Asylum, Withholding of Removal, and Relief Under the Convention Against Torture

AuthorElizabeth Anne Campbell; Rachel DeLia Settlage; Veronica Thronson
I. Introduction
The previous chapters in this book have dealt primarily with individu-
als who were victims of crimes or abuse perpetrated in the United States.
However, attorneys, government agents, and other members of the justice
system may also encounter individuals who survived criminal or abusive
behavior in their own country before coming to the United States. In most
cases, this means the survivors are ineligible for the forms of relief previ-
ously discussed. For example, a survivor of domestic violence may have
experienced abuse in her home country but not in the United States, making
her ineligible for a U visa or relief under VAWA; however, she fears further
abuse from her partner if forced to return home. A child may fear persecu-
tion in her home country because of her gender, race, or religion, and for
her protection, both of her parents brought her to the United States, mak-
ing the child ineligible for SIJS. In these situations, the individual may be
eligible for asylum, withholding of removal, or relief under the Convention
Against Torture.
The foundation of asylum law in the United States is the 1951 United
Nations Protocol Relating to Status of Refugees (together the “UN Refugee
Chapter 6
Asylum, Withholding of
Removal, and Relief Under the
Convention Against Torture
Settlage_ImmRelief_20140717_09-11_Final.indd 87 7/17/14 9:12 AM
Convention”).1 Countries that have ratied the Refugee Convention have
accepted obligations under international law to provide protection to per-
sons eeing from persecution, the most fundamental of which is the duty
of nonrefoulement, or the near-absolute prohibition on the return of the
refugee or an asylum seeker to a country in which her life or freedom would
be threatened.2
The United States ratied the UN Refugee Convention in 1968
with the Refugee Act of 1980, amended the Immigration and Nationality
Act (INA) to implement the United States’s obligations under the Refugee
Convention and establish the process for obtaining asylum in the United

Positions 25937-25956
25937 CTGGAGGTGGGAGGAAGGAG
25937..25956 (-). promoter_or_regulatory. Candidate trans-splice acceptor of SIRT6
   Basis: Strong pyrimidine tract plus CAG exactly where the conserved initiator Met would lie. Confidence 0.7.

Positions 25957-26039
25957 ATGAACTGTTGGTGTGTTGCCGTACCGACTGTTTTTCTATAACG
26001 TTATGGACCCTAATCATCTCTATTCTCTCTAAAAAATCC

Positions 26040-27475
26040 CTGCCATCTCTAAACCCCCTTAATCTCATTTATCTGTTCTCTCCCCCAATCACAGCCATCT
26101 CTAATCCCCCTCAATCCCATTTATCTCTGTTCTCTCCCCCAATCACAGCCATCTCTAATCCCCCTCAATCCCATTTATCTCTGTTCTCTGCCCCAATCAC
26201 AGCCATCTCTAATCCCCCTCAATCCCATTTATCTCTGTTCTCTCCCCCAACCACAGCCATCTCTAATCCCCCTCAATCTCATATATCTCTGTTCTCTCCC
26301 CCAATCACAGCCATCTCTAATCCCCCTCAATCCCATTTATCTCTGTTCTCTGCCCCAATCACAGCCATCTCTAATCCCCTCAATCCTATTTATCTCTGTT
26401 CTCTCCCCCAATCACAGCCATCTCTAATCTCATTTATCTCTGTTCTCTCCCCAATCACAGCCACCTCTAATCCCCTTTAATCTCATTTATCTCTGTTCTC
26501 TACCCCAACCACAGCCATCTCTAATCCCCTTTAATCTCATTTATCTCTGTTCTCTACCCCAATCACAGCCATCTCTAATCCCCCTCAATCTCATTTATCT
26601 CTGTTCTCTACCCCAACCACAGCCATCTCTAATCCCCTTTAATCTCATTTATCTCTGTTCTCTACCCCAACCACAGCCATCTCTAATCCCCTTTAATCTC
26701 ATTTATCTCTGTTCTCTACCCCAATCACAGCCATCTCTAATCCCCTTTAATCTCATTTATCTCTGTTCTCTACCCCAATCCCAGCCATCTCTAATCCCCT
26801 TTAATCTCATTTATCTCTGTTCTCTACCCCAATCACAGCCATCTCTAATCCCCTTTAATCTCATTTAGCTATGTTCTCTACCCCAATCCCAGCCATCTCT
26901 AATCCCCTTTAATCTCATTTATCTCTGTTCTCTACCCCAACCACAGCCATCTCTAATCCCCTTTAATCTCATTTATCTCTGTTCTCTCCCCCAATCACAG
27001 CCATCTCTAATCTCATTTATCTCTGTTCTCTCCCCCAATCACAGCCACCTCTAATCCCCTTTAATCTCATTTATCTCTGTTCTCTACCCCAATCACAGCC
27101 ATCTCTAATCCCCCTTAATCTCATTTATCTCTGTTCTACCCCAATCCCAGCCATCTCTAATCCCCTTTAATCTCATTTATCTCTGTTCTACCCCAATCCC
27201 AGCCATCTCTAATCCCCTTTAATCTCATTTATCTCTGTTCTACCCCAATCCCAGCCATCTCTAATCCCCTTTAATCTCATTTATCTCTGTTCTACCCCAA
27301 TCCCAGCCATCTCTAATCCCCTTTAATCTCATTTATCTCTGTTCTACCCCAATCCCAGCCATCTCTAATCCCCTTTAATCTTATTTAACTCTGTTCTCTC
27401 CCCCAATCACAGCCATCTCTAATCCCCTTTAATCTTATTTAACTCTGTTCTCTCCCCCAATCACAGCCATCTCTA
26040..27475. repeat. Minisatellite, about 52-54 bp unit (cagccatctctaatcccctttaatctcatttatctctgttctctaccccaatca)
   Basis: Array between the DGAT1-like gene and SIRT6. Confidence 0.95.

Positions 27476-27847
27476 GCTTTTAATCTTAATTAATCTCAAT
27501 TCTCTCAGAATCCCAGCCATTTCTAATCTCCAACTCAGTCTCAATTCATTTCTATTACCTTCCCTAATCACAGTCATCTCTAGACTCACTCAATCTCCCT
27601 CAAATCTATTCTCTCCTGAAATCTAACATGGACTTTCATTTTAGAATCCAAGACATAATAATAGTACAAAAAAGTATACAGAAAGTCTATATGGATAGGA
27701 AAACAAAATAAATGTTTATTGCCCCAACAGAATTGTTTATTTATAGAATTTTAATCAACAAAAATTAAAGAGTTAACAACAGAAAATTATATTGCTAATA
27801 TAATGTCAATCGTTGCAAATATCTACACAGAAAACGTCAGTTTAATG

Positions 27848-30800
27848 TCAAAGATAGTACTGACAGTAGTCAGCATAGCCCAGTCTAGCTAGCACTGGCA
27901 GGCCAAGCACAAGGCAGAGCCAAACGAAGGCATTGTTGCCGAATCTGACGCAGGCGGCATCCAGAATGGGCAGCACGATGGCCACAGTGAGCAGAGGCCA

The INA’s asylum provisions have been amended over the years,
including by the Illegal Immigration Reform and Immigrant Responsibility
Act (IIRIRA) in 1996 and by the REAL ID Act in 2005.5
When discussing asylum and refugee law in the United States, the terms
“refugee” and “asylum seeker”/“asylee” are often used interchangeably;
however, a refugee and an asylum seeker are differentiated by where each
applies for protection. Refugees apply for protection while outside of the
United States, and the decision regarding whether or not to grant refugee
1. Convention Relating to the Status of Refugees, July 28, 1951, 19 U.S.T. 6259,
U.S.T. 6223, 606 U.N.T.S.267 [hereinafter together UN Refugee Convention]. The
UN Refugee Convention refers collectively to both the 1951 United Nations Con-
vention Relating to the Status of Refugees and the 1967 United Nations Protocol
Relating to Status of Refugees.
2. See UN Refugee Convention, supra note 1; see also UN H C’  R-
 (UNHCR), A O   E A 
O   1951 C R  
S  R  I 1967 P (Jan. 26,2007), http:// www .unhcr .org
/4d9486929 .html; see also Jean Allain, The Jus Cogens Nature of Non-Refoulement,
13 I’ J. R L 533 (2001).
3. UN H C’  R (UNHCR), S P   1951 C-
 R   S  R   1967 P: A 
A 1, 2011, http:// www .unhcr .org /3b73b0d63 .html (last visited Apr. 10, 2014).
4. Refugee Act of 1980, Pub. L. No. 96-212, 94 Stat. 102 (Mar. 17, 1980); Immigra-
tion and Nationality Act (INA) § 101(a)(42), 8 U.S.C. § 1101 (2012); INA § 208,
8 U.S.C. § 1158 (2012); 8 C.F.R. § 208 (2013).
5. Illegal Immigration Reform and Immigrant Responsibility Act of 1996 (IIRIRA),
Pub. L. No. 104-208, Div. C, § 604(a), 110 Stat. 3009 (1996); 8 C.F.R. § 208.4(a)
(2) (2013); REAL ID Act of 2005, Pub. L. No. 109-13, 119 Stat. 231 (2005).
ChApter 688
Settlage_ImmRelief_20140717_09-11_Final.indd 88 7/17/14 9:12 AM

To continue reading

Request your trial

VLEX uses login cookies to provide you with a better browsing experience. If you click on 'Accept' or continue browsing this site we consider that you accept our cookie policy. ACCEPT